5 things you may not know about the influence of a dad

Alex Goodlett, Deseret News

Alex Jensen plays with his son Luke Jensen, 2, at Edgemont South Stake Park in Provo on Tuesday, May 30, 2017.

Father’s Day — and fatherhood practices — have done some changing since President Lyndon B. Johnson affixed his signature in 1966 to the proclamation that the holiday would be marked on the third Sunday in June each year.

That was nearly 60 years after what some claim to be the first formal celebration of fathers held in 1908 in Fairmont, West Virginia. Officeholidays.com says that first father fete took place in a church service at Williams Memorial Methodist Episcopal Church South.

There are lots of trivial facts about Father’s Day, like the tidbit that 87 million cards are sold at this time each year, making it the fourth-largest day for giving cards.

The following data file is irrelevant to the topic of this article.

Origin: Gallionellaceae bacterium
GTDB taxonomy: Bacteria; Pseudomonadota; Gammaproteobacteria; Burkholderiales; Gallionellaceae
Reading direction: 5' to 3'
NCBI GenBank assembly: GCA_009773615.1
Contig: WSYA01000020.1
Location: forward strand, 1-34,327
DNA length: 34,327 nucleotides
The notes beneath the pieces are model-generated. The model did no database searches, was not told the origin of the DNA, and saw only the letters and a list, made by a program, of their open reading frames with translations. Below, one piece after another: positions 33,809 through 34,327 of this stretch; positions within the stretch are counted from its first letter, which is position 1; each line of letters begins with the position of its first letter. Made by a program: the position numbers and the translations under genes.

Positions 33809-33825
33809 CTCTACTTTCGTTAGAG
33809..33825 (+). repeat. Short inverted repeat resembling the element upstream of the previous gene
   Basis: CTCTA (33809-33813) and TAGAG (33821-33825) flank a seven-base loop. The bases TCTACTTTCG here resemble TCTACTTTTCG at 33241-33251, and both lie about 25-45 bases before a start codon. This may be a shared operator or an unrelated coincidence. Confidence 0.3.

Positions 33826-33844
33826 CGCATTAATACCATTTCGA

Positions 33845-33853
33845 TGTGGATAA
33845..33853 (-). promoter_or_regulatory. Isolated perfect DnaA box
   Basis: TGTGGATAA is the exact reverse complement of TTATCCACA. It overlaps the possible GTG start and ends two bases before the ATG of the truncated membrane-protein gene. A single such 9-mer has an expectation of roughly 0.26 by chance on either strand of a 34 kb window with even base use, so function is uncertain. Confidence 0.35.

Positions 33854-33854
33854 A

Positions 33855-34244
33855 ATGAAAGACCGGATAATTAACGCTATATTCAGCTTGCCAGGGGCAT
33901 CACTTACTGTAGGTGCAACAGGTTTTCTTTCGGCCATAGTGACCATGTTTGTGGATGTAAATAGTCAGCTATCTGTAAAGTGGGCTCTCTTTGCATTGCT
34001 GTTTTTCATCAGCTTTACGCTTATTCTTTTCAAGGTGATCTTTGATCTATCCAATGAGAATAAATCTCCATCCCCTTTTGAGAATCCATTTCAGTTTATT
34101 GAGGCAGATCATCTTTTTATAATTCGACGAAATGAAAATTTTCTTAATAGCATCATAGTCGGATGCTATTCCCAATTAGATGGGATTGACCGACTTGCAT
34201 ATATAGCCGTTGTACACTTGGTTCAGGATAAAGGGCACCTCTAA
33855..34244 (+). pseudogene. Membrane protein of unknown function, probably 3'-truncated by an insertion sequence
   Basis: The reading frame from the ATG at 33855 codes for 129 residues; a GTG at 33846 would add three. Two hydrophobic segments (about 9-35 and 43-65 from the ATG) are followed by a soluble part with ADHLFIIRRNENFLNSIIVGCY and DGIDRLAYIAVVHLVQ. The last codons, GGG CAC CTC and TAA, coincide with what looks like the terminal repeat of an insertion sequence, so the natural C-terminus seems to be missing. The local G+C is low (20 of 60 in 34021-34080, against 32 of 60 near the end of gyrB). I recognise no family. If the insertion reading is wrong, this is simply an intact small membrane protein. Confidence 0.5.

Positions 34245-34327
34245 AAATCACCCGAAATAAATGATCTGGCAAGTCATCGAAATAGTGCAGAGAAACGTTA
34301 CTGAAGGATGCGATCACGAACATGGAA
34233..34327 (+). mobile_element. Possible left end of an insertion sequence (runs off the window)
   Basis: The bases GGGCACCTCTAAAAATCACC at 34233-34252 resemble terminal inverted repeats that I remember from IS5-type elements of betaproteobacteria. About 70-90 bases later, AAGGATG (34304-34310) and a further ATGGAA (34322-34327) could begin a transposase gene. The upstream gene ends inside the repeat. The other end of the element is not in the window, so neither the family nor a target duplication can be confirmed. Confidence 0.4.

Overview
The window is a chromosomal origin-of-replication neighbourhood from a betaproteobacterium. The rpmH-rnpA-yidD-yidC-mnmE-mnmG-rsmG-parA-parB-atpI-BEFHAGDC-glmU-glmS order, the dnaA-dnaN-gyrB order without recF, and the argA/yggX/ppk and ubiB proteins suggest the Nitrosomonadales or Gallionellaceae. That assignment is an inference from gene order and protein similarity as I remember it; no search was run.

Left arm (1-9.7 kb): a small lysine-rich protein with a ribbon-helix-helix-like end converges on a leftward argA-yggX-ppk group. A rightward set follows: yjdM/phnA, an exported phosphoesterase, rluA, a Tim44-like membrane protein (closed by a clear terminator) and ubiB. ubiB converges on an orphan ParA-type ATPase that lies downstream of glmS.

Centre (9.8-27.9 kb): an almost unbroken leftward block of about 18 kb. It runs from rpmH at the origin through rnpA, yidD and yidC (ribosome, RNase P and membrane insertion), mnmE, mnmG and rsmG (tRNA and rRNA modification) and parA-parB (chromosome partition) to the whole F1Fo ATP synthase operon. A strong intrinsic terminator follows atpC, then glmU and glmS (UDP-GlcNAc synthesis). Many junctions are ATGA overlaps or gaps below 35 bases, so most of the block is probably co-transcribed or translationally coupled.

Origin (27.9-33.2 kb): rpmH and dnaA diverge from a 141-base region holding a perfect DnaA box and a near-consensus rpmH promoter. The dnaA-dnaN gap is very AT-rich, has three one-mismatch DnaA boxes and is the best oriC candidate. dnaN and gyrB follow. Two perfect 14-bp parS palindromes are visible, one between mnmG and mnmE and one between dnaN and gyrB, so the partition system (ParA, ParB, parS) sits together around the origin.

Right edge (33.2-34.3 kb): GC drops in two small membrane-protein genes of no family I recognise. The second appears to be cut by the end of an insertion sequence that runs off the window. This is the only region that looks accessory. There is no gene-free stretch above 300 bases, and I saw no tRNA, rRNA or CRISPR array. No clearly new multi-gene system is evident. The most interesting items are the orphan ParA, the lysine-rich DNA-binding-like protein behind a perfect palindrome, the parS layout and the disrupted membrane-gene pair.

But there are serious facts about fathers, too, because he’s important not only for who he is, but for his potential to help his children’s development. Dads have great impact on whether children stay in school, abuse substances, engage in risky sexual activity or end up in jail. They can pass on to their children not only genetic traits, but attitudes like hard work and persistence.

That’s just the beginning. In honor of good fathers everywhere, here are some facts about dads you may not know, taken from some of our favorite father-fact graphics:

Today’s fathers may spend more time…

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